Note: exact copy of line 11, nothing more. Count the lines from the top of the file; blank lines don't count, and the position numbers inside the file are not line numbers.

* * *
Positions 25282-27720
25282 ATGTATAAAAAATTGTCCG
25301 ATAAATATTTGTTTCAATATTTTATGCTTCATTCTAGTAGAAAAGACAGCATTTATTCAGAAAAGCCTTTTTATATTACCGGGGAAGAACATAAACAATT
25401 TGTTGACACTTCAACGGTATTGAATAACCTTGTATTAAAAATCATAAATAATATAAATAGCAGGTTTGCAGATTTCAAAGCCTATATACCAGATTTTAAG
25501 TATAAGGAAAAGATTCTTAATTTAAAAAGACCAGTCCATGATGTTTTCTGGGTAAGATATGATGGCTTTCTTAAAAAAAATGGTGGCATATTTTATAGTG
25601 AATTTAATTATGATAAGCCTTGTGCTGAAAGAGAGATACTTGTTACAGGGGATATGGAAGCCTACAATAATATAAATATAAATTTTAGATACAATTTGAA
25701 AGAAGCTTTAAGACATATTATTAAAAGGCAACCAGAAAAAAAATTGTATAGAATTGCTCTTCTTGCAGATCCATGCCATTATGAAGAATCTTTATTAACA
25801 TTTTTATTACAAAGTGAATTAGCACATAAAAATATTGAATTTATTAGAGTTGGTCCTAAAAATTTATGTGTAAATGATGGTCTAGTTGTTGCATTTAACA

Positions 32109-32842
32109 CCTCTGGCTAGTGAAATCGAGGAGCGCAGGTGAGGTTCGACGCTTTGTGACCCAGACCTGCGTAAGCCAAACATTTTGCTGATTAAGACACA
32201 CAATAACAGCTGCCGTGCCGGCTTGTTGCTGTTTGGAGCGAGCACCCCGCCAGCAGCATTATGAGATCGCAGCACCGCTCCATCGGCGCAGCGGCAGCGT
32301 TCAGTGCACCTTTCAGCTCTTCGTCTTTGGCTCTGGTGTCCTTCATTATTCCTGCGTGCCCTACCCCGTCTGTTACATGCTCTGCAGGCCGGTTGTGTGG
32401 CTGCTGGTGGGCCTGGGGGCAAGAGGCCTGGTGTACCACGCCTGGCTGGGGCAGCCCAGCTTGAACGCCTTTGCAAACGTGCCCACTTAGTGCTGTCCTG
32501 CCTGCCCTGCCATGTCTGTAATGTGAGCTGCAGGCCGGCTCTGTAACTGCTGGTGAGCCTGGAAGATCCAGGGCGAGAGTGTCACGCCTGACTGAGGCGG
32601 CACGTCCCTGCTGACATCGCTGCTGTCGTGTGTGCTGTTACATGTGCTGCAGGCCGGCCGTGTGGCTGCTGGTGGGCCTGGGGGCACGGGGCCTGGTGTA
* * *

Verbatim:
32201 CAATAACAGCTGCCGTGCCGGCTTGTTGCTGTTTGGAGCGAGCACCCCGCCAGCAGCATTATGAGATCGCAGCACCGCTCCATCGGCGCAGCGGCAGCGT